Lots of coaches talk about counting defenders to decide where to go with the ball. RPO offense is all about getting numbers to an area, putting defenders in conflict, and taking advantage of where the defense is weak against a given formation. But, how does a coach game plan to gain these advantages? How do you analyze a defense to decide which RPO schemes are in and which are out for that week’s opponent?
Breaking Down the Opponent’s Film
This is your Saturday work. Most coaches kill the lights, belly up to their desk with some coffee and notepad, and get on HUDL to see what the next opponent is going to run. So, how do you break this film down to know which schemes are going to expose weaknesses in that defense?
Step One is sorting the defense by personnel group. Some coaches are 10 personnel or 20 personnel all the time. Some mix it up. For the sake of this series of articles, let’s assume our offense has multiple personnel groupings to choose from. What I do, because I’ve found it to be most effective, is list the personnel groupings for each formation our next opponent has seen.
I then sort these personnel groupings into playlists for each type of personnel (10, 11, 12, 20, 21, etc.).
Next, it’s time for the messy work. On the whiteboard, I’m going to draw up every defense I’ve seen against every formation I’ve seen our opponent line up against.
This is time consuming, but it’s the foundation of the game plan.
Breaking Down the Defense By Quadrant
Now we get to the fun part. What pieces of our offense fit into the puzzle we’re about to put together? Really, looking at an offense lined up against a defense is like putting a puzzle together. You know what pieces you have (your schemes), but where do you put the pieces?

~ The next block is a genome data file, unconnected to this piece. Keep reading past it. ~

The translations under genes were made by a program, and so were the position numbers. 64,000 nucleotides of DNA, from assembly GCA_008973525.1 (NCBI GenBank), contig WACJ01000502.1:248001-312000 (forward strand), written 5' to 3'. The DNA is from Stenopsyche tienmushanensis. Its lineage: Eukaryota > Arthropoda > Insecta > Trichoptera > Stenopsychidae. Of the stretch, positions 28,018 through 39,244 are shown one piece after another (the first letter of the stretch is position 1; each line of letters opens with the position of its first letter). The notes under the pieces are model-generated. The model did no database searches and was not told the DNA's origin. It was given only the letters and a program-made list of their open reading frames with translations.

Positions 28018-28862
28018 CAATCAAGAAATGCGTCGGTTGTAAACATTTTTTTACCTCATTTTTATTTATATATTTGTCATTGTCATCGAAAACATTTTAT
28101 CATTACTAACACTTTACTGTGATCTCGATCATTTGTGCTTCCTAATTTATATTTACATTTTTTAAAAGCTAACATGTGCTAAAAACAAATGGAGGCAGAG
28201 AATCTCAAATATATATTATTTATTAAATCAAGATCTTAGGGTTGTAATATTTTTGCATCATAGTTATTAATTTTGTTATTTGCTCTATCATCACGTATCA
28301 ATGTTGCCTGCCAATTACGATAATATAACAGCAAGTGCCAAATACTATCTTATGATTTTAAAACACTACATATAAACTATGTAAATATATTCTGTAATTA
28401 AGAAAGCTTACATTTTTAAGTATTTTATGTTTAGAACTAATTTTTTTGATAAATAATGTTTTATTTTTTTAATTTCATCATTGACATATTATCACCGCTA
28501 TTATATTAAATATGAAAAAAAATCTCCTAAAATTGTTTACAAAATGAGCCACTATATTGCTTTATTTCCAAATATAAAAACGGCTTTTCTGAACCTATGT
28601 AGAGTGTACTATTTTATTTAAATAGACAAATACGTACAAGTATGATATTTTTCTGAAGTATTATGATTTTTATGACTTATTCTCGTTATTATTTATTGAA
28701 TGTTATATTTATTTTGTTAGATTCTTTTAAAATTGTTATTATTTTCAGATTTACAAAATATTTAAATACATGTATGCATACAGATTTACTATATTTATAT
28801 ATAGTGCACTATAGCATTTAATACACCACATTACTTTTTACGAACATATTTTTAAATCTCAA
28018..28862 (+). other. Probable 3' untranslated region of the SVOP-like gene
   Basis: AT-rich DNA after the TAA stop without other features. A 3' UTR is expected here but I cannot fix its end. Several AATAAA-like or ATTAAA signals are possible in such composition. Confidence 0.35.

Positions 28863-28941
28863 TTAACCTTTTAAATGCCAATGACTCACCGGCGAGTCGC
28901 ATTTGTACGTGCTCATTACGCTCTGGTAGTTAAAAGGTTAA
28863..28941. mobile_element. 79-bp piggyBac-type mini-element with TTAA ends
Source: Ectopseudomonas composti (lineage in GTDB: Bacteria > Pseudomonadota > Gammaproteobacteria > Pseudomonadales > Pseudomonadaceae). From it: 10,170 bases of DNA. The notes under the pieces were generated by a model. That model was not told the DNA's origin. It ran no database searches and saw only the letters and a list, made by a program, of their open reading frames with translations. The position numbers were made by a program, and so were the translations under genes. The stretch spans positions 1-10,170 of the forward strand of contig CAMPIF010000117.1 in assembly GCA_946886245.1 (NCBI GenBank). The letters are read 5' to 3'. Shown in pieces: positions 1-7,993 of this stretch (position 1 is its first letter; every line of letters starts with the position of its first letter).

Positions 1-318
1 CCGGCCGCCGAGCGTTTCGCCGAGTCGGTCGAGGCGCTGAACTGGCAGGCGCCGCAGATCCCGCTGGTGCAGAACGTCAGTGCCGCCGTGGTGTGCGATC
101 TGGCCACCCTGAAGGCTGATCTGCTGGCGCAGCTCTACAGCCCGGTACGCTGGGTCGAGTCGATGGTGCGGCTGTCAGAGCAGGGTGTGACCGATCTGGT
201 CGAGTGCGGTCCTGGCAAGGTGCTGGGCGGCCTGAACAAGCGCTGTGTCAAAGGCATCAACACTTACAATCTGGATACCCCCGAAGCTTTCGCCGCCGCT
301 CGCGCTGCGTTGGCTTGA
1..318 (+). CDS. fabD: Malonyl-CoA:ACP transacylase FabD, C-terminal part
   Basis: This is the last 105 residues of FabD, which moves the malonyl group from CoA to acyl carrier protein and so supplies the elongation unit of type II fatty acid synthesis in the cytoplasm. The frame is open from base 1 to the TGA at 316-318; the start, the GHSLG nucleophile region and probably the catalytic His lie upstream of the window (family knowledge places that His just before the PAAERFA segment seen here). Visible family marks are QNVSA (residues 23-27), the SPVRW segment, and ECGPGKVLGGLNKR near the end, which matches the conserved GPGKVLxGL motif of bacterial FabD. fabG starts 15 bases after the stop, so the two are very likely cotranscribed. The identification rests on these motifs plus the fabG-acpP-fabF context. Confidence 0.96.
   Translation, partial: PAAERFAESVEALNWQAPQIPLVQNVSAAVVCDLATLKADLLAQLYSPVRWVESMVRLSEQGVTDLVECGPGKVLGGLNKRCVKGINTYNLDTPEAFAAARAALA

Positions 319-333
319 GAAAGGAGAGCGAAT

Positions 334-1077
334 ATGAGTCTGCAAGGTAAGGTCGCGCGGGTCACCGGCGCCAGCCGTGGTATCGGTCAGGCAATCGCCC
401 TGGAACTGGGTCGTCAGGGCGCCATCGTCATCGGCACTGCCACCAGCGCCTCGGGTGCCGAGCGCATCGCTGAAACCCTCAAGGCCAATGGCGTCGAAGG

So what do I mean by “quadrants?” Quadrants are an area. And with an RPO scheme, you need to know how to break down each quadrant of the defense. There are six quadrants to break down: the box, the flats to both sides, the deep middle, and the deep outsides.
Why do we break it down like this? Because that’s how defensive coordinators design their defenses. They figure out how they are going to defend the run with their box defenders and how they are going to defend the flats and deep thirds or quarters with their LBs and DBs. By breaking each quadrant down we are able to figure which run schemes work against their front and which pass defenders we can put in conflict. Which defender is a run and pass defender? Which quadrant of the field gives us a numbers advantage? By breaking this down, our game plan starts to come into focus.
Our next article will get into game planning run schemes to attack the box.